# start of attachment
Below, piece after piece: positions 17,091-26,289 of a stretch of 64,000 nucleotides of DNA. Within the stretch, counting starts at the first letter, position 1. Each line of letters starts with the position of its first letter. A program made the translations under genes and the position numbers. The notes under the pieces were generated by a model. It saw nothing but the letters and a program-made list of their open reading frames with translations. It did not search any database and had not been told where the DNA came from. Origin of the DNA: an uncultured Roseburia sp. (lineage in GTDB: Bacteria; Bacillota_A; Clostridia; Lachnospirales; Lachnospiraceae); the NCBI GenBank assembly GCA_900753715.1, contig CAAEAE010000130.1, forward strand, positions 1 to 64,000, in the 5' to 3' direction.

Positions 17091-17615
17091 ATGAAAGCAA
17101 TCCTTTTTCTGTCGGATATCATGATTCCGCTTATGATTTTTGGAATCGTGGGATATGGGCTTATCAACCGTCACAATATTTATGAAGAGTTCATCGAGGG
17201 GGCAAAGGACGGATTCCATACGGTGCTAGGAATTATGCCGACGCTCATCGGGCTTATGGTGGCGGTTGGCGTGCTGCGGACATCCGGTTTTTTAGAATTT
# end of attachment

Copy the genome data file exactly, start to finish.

Below, piece after piece: positions 17,091-26,289 of a stretch of 64,000 nucleotides of DNA. Within the stretch, counting starts at the first letter, position 1. Each line of letters starts with the position of its first letter. A program made the translations under genes and the position numbers. The notes under the pieces were generated by a model. It saw nothing but the letters and a program-made list of their open reading frames with translations. It did not search any database and had not been told where the DNA came from. Origin of the DNA: an uncultured Roseburia sp. (lineage in GTDB: Bacteria; Bacillota_A; Clostridia; Lachnospirales; Lachnospiraceae); the NCBI GenBank assembly GCA_900753715.1, contig CAAEAE010000130.1, forward strand, positions 1 to 64,000, in the 5' to 3' direction.

Positions 17091-17615
17091 ATGAAAGCAA
17101 TCCTTTTTCTGTCGGATATCATGATTCCGCTTATGATTTTTGGAATCGTGGGATATGGGCTTATCAACCGTCACAATATTTATGAAGAGTTCATCGAGGG
17201 GGCAAAGGACGGATTCCATACGGTGCTAGGAATTATGCCGACGCTCATCGGGCTTATGGTGGCGGTTGGCGTGCTGCGGACATCCGGTTTTTTAGAATTT